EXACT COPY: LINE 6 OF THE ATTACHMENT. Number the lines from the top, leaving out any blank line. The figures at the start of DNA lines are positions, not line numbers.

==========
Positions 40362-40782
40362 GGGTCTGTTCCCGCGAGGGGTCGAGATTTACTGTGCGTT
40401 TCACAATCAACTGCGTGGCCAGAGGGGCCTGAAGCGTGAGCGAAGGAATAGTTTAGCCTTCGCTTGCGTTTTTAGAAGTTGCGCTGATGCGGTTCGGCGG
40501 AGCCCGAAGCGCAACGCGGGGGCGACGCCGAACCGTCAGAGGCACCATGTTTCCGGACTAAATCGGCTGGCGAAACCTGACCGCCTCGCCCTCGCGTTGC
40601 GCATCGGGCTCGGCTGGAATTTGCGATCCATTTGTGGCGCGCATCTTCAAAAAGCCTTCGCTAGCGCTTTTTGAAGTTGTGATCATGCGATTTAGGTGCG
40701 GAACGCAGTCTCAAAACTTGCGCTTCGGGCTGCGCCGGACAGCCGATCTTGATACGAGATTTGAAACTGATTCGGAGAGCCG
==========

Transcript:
40701 GAACGCAGTCTCAAAACTTGCGCTTCGGGCTGCGCCGGACAGCCGATCTTGATACGAGATTTGAAACTGATTCGGAGAGCCG